dr. kathryn bass

National Women’s Physician Day

Feb 5, 2020

February 3 was National Women Physicians Day. Obviously, this is an important day – the pioneering female physicians that paved the way for so many. This date was selected because Dr. Elizabeth Blackwell was the first woman to receive a medical degree in the United States on February 3, 1849.

Unfortunately, females in the medical industry aren’t on level footing with our male counterparts, even 170 years later. While the number of women doctors gradually increased in the last two decades, 2016 statistics show 35% of physicians are women. A study published in JAMA Internal Medicine recently revealed that women doctors earn on average 8% less than their male counterparts. That discrepancy along with nearly a third of women physicians reporting sexual harassment in the workplace and large majority experiencing gender bias. Clearly, there is still work to be done.

This fact is daunting, but we can’t let it distract us from the incredible accomplishments of women in healthcare. This exceptional video from the American College of Surgeons details the career of Dr. Kathryn Anderson, who was the first female director of the American College of Surgeons. She also has also served as president of the American Pediatric Surgery Association in the past. “I wanted to be a surgeon from being about 8 years old,” she has said, “I don’t know why because I had no role models, as a child, in medicine.” That last phrase is striking.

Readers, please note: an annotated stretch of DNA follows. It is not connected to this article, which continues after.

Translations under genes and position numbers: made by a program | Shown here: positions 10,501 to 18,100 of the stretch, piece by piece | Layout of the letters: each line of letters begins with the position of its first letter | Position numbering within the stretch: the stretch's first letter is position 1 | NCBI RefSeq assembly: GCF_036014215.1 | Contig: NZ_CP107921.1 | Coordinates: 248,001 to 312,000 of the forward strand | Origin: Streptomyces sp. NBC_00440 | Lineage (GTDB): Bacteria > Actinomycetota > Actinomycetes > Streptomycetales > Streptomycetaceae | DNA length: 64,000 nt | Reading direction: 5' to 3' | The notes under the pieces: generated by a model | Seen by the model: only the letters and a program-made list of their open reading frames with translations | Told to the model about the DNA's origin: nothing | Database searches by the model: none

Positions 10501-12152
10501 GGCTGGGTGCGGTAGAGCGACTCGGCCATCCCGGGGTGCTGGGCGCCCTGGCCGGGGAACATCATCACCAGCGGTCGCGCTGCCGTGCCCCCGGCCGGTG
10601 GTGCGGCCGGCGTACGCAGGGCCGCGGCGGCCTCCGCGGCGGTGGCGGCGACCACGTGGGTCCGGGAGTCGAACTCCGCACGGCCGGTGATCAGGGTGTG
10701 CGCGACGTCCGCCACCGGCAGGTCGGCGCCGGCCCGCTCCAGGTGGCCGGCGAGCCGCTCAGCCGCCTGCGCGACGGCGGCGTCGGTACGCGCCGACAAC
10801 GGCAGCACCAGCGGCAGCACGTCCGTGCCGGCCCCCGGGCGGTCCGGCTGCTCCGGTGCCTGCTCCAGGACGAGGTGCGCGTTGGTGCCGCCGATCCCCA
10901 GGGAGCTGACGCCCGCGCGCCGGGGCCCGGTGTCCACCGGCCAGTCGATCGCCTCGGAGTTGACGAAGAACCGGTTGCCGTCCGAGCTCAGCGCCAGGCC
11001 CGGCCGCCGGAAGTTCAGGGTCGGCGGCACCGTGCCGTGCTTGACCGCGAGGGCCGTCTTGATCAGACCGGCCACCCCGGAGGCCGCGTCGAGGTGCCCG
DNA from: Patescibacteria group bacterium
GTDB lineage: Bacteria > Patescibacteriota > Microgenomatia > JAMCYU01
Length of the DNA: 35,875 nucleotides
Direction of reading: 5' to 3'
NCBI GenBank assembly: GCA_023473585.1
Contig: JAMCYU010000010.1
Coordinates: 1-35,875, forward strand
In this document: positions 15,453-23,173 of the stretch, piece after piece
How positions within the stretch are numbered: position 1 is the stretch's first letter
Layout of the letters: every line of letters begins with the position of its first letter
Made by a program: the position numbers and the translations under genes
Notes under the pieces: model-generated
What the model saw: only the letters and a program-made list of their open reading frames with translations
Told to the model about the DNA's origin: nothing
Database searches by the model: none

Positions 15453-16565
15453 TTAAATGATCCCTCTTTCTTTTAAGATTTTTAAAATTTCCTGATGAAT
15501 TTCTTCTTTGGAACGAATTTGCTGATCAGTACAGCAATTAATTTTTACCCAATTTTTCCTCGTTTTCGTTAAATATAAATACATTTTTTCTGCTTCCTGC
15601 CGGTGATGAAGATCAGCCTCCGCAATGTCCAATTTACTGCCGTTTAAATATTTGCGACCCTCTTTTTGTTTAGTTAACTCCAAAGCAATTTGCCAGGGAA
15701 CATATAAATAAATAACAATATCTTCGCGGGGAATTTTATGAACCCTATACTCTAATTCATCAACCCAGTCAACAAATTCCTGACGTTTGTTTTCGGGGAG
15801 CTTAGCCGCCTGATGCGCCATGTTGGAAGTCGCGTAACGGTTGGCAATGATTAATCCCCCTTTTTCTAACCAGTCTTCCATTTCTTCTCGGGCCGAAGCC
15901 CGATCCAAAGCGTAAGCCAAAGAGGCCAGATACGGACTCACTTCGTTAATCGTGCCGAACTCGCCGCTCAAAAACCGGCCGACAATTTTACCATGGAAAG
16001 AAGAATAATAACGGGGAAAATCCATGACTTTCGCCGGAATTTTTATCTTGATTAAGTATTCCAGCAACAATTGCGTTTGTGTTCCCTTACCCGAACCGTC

Diana Farmer is another excellent surgeon. She is Chair of Surgery at UC Davis, and a Reagent of the American College of Surgeons. Her outstanding research on myelomeningocele, which is a form of spina bifida, is revolutionizing the way we treat this disease. Farmer has authored more than 100 peer-reviewed research articles, including studies of neuroblastoma, Chiari II malformation, twin-to-twin transfusion syndrome, fetal trauma and necrotizing enterocolitis. “Dr. Farmer is a worldwide innovator in treating complex birth defects and diseases in very young children,” said Claire Pomeroy, vice chancellor for human health sciences and dean of the School of Medicine at UC Davis. “Her technical insights, expert leadership and dedication to patients will assure that our surgical team continues to offer compassionate care together with the latest technologies.”

Locally, Gail Berstein is an incredible role model for young women interested in medicine. She has had a huge impact on the reduction of opioid deaths in Erie County via harm reduction interventions. She currently serves as the Erie County Commissioner of Health – a position she’d held since 2012. She is passionate about public health, and has spoken on a number of issues, including the importance of childhood immunizations; eliminating healthcare treatment inequities; educating adolescents about sexual health and prevention of STDs; and making family planning services available and affordable for all.

Just as Dr. Bernstein speaks on inequity in medical treatment, we must continue to focus on equality in the physician population. The incredible physicians named here are a glowing example of the importance of women in medicine, and I strive every day to do work that is as inspiring as the women who have come before me.